Methods to promote axonal regeneration have tremendous potential to treat the injured and diseased nervous system. This potential is most clear in the injured CNS, such as in spinal cord injury, where there is essentially no axon regeneration. Even in the periphery, increasing the speed and extent of axonal regeneration would provide important therapeutic benefits. In this proposal, we outline experiments to promote axon regeneration by therapeutically invoking the preconditioning response. The molecular basis of preconditioning is poorly understood but its ability to stimulate axonal regeneration after injury and to enhance axonal growth over non-permissive substrates makes it an important target for development of new approaches for treating the damaged nervous system. We have developed a fully in vitro preconditioning assay in primary neurons, which will allow for the first high throughput drug and genetic studies of this process. We plan to identify preconditioning pathways using high-throughput methods adapted from those we developed to explore axonal degeneration that enable rapid screening of compounds and genetic pathways. Using adult DRG neurons we plan to screen libraries of drug compounds and lentivirus open reading frame (ORF) libraries. First, we will optimize and miniaturize the screening assay and image analysis (R21 phase) and then use high-throughput screening and imaging analysis to identify compounds and/or genes that enhance axon re-growth by promoting a 'preconditioning'response (R33 phase). Second, we will develop secondary screens to assay molecular markers of preconditioning, neuronal sub-type-specific preconditioning responses, and a microfluidics based assay for axonal growth on inhibitory substrates (R21 phase). These assays will be used to further characterize 'hits'from the primary screens (R33 phase). Third, we will use a sciatic nerve crush assay to examine the in vivo activity of a few prioritized compounds identified in the screens (R33 phase). Through these experiments we hope to uncover agents and pathways of injury-induced preconditioning that will lead to new methods for stimulating robust axonal regrowth and growth on inhibitory substrates that will potentially lead to new treatments for the damaged nervous system.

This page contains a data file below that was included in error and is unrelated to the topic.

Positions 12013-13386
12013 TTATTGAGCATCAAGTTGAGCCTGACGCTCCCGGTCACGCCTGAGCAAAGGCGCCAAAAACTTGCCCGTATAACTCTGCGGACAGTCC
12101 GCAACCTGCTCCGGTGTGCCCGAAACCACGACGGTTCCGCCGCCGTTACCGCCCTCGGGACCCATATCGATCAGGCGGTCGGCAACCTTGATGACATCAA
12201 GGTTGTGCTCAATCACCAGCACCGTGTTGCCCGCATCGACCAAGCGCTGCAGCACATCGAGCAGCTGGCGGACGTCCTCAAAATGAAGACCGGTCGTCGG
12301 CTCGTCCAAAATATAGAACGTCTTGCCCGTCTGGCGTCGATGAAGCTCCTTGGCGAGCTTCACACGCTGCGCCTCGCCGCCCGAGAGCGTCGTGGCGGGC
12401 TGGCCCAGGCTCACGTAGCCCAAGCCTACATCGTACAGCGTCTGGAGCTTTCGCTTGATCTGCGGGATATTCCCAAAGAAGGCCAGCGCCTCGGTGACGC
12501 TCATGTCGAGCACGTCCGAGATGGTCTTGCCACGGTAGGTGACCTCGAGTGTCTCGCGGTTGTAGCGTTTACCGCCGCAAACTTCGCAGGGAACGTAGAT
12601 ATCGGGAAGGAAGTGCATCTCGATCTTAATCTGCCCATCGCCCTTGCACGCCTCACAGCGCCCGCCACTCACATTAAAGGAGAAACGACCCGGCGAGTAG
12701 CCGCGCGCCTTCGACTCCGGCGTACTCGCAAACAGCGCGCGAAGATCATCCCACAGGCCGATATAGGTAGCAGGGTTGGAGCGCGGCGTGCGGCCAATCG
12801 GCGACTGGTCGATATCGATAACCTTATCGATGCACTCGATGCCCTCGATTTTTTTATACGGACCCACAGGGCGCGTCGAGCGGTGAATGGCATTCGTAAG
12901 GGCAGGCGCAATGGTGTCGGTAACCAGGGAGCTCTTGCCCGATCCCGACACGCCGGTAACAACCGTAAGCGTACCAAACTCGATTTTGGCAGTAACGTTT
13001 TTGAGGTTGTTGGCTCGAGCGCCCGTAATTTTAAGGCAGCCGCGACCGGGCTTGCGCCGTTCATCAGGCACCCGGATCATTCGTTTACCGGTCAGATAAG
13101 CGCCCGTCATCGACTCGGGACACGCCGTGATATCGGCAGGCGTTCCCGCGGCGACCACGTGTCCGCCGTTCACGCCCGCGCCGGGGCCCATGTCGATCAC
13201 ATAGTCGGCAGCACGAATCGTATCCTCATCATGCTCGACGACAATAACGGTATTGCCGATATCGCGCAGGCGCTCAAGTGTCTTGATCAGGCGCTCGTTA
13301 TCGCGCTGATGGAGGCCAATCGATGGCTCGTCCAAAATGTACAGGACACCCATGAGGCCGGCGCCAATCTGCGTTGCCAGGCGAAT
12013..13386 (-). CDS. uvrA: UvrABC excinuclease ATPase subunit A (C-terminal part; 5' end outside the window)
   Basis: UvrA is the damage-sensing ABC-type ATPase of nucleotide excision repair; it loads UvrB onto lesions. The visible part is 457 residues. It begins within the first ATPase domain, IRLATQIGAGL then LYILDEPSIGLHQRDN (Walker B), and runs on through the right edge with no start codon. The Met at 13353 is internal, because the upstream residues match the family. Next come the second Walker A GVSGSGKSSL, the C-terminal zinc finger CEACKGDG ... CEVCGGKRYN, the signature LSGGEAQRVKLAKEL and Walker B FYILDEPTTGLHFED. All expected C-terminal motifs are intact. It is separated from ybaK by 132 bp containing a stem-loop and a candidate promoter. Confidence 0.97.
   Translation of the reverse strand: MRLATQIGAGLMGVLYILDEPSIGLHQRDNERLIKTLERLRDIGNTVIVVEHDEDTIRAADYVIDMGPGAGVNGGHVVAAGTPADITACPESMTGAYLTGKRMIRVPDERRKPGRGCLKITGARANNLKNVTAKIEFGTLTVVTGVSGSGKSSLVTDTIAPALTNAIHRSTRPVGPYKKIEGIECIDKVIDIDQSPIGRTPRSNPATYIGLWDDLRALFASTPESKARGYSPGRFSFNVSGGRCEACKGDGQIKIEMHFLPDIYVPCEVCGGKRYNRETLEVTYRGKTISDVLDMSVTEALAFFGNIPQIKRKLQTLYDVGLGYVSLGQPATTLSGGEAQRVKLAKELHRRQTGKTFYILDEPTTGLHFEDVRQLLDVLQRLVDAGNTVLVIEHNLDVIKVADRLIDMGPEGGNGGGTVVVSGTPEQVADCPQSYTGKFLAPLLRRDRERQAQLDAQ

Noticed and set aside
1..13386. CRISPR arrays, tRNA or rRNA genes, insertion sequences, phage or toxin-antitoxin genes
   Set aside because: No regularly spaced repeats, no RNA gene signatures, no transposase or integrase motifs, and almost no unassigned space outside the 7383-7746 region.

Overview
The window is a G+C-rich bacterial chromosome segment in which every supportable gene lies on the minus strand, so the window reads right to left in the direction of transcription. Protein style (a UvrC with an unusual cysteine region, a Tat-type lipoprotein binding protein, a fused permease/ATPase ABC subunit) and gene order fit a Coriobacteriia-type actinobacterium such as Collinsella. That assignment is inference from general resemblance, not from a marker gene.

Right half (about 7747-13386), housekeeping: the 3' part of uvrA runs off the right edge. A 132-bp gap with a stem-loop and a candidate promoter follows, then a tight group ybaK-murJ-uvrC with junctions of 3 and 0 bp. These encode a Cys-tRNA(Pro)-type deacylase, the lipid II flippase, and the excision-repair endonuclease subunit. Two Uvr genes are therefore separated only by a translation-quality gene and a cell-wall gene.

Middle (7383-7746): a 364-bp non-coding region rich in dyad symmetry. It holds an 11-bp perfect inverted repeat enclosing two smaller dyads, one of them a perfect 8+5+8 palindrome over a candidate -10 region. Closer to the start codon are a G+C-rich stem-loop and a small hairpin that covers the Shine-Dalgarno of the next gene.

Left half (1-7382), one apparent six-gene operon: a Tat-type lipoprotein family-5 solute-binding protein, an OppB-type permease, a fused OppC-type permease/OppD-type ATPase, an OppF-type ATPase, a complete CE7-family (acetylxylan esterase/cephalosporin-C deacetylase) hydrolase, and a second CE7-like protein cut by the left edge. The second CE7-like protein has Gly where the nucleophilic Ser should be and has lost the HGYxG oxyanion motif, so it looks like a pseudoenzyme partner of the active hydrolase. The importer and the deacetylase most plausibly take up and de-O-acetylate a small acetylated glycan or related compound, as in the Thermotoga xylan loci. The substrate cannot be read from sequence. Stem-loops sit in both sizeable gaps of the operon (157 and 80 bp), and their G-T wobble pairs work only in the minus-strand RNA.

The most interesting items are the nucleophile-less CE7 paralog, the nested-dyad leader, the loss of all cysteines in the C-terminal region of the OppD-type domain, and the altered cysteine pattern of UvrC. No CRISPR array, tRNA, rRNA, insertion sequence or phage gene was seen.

Stimulating regeneration of axons is a crucial step in developing treatments aimed at successful repair of the nervous system following trauma or disease, such as spinal cord injury or peripheral neuropathy. Interestingly, previous studies demonstrate that a prior minor nerve injury activates processes that allow enhanced nerve regeneration when those neurons suffer a following major injury. This phenomenon is called the 'preconditioning response'. We seek to identify agents and pathways that can activate this response in hopes that drugs that simulate this injury response will be useful in stimulating regeneration of both CNS and PNS axons.